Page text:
I am so behind and I just would like to thank "Bobbi" who is one of 5 regular readers and thankfully commenters on my blog for this lovely award, which is my first and probably only one! Thank you Bobbi for your nomination and I plan on posting it over there on the side at some point when I find out how. I would also like to access Bobbi's blog but can't for some reason or another. I hope this award wasn't based on skills, I mean, clearly, it wasn't! Thanks again! I'm honored.

Sunday, August 10, 2008

Nine Cold, Hard Weight Loss Truths

I thought I would share this story as I found it interesting. It's nothing to do about Autism, but everything to do about something so many of us deal with daily otherwise. Sadly, I believe it all to be true, and have known all these facts in my heart despite my not doing much about it lately.....Ok, where are my Turbo Jam Dvds, they were here 3 months ago when I gave a crap.....
Losing weight ain’t that easy. It’s not in a pill, it doesn’t (usually) happen in thirty days, and judging from the myriad plans out there, there is no one diet that works for everyone. Looking past the outrageous claims, there are a few hard...

Fiesta de Tigres!

We had a beautiful night at the ballpark last night. The Tigers were playing the "A's" and it was "Fiesta de Tigre's" night, a night to celebrate all the Tiger players from Latin America. I had heard about it on TV and thought what a great night to take Casey, considering his high interest in Spanish at this point in time. Bill got online, got some tickets, and were good to go.

It rained of course on the way, hailing even, but I had a good feeling about the night. When we got there, a Mariachi band was playing and they handed out Venezuelan flags. The tarp was on the field but we had high hopes that it would be pulled off soon. Thankfully, I had purchased 3 umbrellas at the dollar store prior to going, just in case.

We walked the concourse 3 times since it wasn't time for the game to start, Mom and Dad enjoying an adult beverage while Case walked in front of us, oblivious to our watchful eye, arms swinging, taking it all in. I finally put his Ipod on him, so people might think he was walking to the music, not that I cared too much. I had to give it to him, it was a lot of stimuli, people passing, loud music, vendors calling out to passerbys. But he took it all in, and even seemed to enjoy it.

We finally got to our seats, pizza, pretzel and nachos in tow, only to find out there was a rain delay for half an hour. I had an inner panic attack, purely based on past experiences of bringing Case to games and his lack of patience and attention at them then. I used to bring a huge bag with a hand-held game, books, suckers, whatever it took to make him happy, and whatever it took for us not to have to get up a million times and make others in row get up to let us by, scowling all the while. But my panic was for not, as we were sitting pretty close to the huge score board which became an infinite realm of distraction for Casey. There are advertisements galore on it, changing constantly, and of course photos of the players as each come up to bat, accompanied by lots of dancey music! Usually this sort of stuff is not condoned at our house, but here, it seemed unavoidable and perfectly alright, lending itself to making every one's night enjoyable. I think the Ipod helped a lot too (used to be mine, but somehow I like it some much more on him). Best of all, we were at the end of the row, making the three trips to the bathroom and breaks much easier.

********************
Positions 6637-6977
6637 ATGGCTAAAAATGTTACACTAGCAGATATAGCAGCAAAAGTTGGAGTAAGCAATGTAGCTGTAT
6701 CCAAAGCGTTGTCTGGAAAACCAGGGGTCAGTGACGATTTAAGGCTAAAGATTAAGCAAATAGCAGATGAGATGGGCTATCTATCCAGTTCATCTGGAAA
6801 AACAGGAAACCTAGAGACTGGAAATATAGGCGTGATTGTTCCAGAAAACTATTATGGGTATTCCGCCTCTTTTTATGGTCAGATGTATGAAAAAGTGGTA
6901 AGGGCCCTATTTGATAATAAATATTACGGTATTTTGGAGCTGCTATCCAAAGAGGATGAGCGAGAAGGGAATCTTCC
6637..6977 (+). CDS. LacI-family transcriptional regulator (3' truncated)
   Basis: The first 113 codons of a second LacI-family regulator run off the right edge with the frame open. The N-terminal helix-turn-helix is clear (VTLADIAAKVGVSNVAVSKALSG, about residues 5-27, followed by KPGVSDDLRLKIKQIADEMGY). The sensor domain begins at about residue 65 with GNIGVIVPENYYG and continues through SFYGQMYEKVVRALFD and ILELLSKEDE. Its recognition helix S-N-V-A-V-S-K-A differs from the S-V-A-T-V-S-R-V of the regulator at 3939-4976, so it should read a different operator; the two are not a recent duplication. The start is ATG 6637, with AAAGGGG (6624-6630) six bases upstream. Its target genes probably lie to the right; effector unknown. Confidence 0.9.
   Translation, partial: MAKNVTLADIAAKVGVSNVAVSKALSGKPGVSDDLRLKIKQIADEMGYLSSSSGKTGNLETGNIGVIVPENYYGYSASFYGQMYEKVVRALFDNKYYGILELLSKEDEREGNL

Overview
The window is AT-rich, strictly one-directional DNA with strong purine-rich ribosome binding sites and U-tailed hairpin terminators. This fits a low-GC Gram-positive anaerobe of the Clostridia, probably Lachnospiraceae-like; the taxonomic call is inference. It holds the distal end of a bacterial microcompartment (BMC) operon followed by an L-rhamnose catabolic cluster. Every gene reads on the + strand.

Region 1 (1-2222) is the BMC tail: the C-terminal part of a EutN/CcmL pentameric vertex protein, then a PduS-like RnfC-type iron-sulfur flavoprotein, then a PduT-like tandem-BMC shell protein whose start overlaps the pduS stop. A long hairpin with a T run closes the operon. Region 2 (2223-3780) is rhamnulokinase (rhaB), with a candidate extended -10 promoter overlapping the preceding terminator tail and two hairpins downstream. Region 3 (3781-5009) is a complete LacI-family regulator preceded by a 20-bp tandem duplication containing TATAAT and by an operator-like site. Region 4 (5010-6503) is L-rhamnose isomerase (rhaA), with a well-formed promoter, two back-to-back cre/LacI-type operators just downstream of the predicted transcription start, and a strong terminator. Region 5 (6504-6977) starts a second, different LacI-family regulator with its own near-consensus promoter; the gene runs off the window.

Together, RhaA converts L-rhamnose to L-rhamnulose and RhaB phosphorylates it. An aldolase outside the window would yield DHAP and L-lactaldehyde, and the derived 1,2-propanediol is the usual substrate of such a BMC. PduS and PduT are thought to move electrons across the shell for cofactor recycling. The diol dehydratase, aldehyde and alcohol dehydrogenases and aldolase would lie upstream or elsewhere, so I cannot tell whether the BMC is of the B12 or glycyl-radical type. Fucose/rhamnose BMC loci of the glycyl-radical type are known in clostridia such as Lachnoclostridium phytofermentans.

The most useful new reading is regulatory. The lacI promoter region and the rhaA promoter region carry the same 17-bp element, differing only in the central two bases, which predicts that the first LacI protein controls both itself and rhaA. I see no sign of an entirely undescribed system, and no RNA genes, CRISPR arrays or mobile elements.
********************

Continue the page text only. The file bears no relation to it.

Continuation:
The game ended with a fireworks display. I couldn't help but think back years ago when we were at a similar situation and I spent the entire time in the bathroom with a terrified, screaming boy while everyone else enjoyed the fireworks. Now he sat, holding his ears a little but mostly bouncing up and down with excitement, gazing up at the beautiful colors, me gazing at the those colors shining off his sweet face. Life was good, living in and enjoying that moment. How the years do change things, and sometimes for the better.

And, the Tigers won!

Thursday, August 7, 2008

Newstations and Protests=FUN!

If you are one of the 5 readers of my blog, then you know that Casey is a big fan of television stations. He even got to tour one in Indy when he visited. Now he has his sites set on a tour of one of our local stations. I won't go into it, but we have a connection and think it could happen, but not until September. If I were smart, I would never have told Casey this, because he has been asking me for a set date of when we are going to the station for days now, and I can't give him one yet!

Anyway, I promised him we would go down to this station which is in downtown Detroit and at least walk around. He of course took it as going in, but I kept telling him this would be a preview for his real tour. We made our way down easily, found a spot to park right in front and proceeded to explore the outside, and take some snapshots of him in front of the stations sign.

Suddenly, he sort of sprinted away and made his way to the front entrance, despite my cries not to, and went into the front doors. I was sprinting too at this point and followed suit. Inside a confused receptionist stared at us as Casey began making his way through the lobby which had an awards case, and various posters of the shows that are on that network. He was thrilled. As I was trying to explain to the kind lady what we were doing, we could see through the security glass the room where the weather forecasters work. Suddenly, much to Casey's delight, the afternoon weather guy walked out and Casey shouted "There's Eric so-in-so!". Luckily, I think the glass was sound proof or else I am certain security would have been called simply on the basis of the crime of yelling that had just occured.